With Kerr being absent in two of the last three seasons there might be concern of him missing even more time this year. However, in an interview with the San Francisco Chronicle, Kerr laid that all to rest immediately. “I fully expect to coach all year,” Kerr says in a no-nonsense tone. “That’s my expectation. And for many years to come.”
Kerr not only made it clear that he’ll be coaching this season, but he laid to rest any whispers of his back forcing him into retirement. That said, he’s not willing to state he’s fully healthy.
How confident is he that he’ll be able to coach all season? “I fully expect to coach all year,” Kerr says in a no-nonsense tone. “That’s my expectation. And for many years to come.” He says that getting back to the demands and pressures of the job when training camp opens won’t be a problem. “No, I don’t look at it that way,” Kerr says. “I enjoy what I do; I don’t look at it like a grind and pressure. I’m looking forward to getting back in the gym.”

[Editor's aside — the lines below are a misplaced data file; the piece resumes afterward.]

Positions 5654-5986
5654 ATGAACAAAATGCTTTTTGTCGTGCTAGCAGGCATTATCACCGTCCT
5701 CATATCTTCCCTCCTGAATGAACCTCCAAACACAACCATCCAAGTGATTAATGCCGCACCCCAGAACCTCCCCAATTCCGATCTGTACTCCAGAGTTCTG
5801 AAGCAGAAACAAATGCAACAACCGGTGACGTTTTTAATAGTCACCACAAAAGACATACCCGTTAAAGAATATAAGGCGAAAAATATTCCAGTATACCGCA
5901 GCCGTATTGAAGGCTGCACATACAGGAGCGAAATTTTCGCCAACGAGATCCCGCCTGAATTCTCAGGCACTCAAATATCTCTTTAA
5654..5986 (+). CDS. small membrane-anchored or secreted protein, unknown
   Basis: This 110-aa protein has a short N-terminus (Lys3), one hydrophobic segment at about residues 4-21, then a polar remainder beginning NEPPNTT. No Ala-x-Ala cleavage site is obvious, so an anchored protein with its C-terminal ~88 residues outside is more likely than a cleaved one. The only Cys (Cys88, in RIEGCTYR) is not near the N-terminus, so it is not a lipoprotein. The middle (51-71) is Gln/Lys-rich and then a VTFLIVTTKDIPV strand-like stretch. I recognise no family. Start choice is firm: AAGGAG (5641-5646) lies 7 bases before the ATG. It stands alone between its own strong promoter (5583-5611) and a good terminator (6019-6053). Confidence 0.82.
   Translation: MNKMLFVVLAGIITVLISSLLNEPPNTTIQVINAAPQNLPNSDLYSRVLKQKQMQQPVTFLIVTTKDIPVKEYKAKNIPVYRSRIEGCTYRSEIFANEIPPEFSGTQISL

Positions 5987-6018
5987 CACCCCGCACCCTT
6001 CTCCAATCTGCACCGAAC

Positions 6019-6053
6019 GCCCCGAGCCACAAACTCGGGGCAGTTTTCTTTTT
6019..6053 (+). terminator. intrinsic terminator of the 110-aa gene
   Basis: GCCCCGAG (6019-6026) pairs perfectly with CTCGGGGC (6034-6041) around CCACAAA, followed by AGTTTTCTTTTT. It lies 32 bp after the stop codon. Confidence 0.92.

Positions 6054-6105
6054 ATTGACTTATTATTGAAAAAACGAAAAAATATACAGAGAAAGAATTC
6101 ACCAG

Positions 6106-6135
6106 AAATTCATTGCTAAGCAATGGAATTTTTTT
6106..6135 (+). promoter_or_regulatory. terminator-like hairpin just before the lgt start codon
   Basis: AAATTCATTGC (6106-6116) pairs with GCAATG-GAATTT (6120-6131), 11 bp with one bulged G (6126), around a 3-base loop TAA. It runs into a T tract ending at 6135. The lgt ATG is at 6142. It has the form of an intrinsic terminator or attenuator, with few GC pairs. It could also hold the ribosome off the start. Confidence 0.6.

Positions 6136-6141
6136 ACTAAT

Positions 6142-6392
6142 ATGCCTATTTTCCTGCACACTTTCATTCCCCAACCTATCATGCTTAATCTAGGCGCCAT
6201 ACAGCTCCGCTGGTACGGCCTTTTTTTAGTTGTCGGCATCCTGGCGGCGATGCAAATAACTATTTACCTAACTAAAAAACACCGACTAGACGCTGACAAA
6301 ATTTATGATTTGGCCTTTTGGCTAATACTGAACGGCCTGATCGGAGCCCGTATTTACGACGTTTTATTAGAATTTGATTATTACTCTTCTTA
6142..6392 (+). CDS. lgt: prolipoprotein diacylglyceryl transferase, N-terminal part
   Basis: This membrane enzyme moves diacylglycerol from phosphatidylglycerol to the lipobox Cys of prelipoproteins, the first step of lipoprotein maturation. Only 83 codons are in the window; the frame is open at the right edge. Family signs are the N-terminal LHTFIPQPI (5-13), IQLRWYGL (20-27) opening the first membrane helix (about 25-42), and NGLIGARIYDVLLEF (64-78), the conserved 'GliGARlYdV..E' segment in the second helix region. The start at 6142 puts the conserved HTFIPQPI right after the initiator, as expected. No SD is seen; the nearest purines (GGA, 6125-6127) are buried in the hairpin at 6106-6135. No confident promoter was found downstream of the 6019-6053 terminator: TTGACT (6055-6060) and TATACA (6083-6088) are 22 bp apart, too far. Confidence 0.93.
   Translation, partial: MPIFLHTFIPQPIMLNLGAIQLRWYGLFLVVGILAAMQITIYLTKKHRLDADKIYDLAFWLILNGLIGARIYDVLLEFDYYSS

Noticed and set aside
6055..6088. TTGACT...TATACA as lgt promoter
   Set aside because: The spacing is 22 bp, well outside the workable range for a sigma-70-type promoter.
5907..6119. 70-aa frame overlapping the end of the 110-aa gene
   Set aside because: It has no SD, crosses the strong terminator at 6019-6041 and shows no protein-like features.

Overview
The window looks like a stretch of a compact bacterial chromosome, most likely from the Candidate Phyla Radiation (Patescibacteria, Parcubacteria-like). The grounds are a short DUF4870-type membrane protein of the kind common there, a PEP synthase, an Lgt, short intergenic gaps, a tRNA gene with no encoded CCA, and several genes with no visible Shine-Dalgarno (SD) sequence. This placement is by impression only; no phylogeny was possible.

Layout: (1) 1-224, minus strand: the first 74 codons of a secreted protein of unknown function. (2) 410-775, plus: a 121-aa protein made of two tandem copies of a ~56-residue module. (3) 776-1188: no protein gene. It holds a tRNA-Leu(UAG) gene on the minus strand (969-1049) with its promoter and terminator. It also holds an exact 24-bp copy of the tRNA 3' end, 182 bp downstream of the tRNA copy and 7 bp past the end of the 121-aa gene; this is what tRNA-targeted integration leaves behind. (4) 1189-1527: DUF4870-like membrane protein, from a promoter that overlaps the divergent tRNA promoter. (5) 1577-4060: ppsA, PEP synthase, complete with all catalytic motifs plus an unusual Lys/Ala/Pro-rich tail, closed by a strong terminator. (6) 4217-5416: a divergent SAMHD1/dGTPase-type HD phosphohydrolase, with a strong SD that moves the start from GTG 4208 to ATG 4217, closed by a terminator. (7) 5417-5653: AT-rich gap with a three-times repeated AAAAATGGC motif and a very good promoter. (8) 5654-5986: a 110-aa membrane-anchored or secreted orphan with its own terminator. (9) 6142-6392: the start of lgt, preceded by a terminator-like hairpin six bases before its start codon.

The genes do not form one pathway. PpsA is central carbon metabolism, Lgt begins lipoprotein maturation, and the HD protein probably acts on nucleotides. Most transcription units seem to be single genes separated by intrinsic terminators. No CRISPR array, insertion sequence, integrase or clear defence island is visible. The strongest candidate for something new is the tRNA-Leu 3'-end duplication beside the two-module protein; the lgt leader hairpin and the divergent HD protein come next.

No coach ever stops coaching, even in the offseason. Kerr says he spends at minimum a couple of hours a day on Warriors business. “I’m on the phone, talking to (general manager) Bob Myers, talking to our coaches and to different people. Writing down thoughts, putting together plans for our coaching retreat (before training camp). It might be just something that pops into my head, where I just stop and write something down. But I’m not Jon Gruden (famous workaholic), I’m not waking up at five in the morning and going to the film room (laugh).”
Bradley, given the minutes he assumes in taking Caldwell-Pope’s place in the backcourt and the stature he brings as an All-Defense front-runner and scorer, is best positioned to shape the mindset of the 2017-18 Pistons. “I thought he came in here and made a great first impression,” Van Gundy said. “And forget the impression he made on our fans or anybody else. I think all of our players follow news like that and I think he made a very good impression on all of them and certainly on our staff.”
As for the 3-pointers, Howard knows where Clifford stands on them. Charlotte has a playbook of ways to use Howard on offense, to get him the ball with actions once executed in Orlando. Charlotte will use his ability to pass, too. Nevertheless, there are no Howard 3-pointers written into Clifford’s playbook. This is classic Dwight Howard: an investment born of his best intentions, but ultimately counterproductive. These are private workouts, run by Howard’s own staff, and Clifford hadn’t made the seven-hour round trip to talk to Howard about 3-pointers.